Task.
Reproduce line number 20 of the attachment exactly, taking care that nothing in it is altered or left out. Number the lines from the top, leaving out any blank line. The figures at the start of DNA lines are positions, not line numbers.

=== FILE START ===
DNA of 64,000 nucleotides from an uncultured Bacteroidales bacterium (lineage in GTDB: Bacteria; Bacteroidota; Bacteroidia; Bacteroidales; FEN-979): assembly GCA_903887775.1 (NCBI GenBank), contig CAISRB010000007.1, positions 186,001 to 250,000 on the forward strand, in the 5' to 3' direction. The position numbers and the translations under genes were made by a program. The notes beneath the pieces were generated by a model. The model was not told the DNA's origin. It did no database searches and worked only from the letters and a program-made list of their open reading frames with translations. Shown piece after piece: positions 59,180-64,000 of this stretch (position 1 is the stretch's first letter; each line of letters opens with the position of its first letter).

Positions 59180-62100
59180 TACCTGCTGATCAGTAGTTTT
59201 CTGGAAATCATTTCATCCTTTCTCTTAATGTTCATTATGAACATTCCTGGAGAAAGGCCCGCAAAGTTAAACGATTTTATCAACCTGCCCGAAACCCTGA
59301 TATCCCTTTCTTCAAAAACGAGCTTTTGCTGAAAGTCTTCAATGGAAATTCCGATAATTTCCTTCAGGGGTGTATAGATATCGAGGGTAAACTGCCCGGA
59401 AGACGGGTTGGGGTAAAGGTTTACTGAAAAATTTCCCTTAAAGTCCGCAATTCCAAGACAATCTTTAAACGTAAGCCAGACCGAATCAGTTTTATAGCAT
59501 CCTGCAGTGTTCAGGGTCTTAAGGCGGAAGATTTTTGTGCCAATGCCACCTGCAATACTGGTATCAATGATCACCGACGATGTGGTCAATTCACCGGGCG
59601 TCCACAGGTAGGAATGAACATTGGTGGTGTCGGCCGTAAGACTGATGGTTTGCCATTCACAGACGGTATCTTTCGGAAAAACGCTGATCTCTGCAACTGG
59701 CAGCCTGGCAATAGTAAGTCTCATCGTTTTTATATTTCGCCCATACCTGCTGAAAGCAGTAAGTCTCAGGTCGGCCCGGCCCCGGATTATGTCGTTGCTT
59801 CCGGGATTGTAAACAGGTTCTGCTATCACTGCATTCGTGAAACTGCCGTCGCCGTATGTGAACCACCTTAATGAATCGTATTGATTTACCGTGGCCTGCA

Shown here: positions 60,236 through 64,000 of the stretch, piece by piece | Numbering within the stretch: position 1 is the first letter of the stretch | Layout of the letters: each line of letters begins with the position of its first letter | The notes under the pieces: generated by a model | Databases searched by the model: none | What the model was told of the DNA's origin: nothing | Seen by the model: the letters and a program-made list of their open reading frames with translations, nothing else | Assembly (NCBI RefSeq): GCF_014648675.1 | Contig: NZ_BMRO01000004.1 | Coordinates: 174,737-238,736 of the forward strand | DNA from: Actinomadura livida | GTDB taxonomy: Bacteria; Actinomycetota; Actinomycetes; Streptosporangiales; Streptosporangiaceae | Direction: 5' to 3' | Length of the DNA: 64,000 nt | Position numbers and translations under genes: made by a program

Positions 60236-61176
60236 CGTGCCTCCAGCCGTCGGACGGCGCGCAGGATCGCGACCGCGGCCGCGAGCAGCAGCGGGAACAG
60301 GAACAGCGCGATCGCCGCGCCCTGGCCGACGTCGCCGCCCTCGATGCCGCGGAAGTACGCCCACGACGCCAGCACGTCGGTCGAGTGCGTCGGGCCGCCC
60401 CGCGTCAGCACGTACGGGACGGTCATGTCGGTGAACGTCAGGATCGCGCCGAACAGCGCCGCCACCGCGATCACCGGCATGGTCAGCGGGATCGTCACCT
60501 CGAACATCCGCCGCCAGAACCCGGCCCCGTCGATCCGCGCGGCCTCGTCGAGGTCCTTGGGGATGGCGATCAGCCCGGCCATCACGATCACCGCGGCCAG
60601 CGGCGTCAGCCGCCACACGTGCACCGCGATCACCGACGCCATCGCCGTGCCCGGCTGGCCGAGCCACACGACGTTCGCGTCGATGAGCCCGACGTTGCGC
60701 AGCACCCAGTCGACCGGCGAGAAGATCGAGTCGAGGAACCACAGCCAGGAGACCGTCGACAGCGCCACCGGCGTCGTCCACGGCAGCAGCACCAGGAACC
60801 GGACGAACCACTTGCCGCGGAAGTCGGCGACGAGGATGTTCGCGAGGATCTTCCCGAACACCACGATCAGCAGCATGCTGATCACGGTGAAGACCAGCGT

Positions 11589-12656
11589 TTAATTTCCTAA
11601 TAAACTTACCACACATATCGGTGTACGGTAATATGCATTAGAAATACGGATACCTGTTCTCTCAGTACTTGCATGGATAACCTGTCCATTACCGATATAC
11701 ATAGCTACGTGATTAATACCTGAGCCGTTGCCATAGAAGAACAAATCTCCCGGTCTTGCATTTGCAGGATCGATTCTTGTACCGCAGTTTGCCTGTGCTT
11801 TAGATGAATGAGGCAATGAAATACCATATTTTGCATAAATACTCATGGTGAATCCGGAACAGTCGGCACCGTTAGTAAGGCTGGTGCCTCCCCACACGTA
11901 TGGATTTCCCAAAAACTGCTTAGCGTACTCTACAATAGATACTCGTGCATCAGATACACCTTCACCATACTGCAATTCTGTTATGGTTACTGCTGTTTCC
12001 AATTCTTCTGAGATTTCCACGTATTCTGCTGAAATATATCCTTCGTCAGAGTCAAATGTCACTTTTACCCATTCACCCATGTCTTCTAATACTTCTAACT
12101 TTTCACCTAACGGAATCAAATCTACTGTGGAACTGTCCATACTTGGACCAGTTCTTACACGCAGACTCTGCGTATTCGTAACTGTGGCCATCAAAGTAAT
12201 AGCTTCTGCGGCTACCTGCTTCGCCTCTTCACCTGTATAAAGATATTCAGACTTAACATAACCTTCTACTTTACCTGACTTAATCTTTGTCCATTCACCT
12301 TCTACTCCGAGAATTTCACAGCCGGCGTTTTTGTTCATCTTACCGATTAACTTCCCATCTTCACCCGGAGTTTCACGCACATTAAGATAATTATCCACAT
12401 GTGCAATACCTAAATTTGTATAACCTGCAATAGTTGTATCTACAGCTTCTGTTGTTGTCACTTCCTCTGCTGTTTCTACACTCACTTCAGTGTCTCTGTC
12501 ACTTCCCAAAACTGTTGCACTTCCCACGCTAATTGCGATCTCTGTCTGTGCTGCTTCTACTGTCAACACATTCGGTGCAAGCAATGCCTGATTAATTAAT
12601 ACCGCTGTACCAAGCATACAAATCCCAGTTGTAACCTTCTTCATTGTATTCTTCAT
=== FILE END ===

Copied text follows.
Positions 11589-12656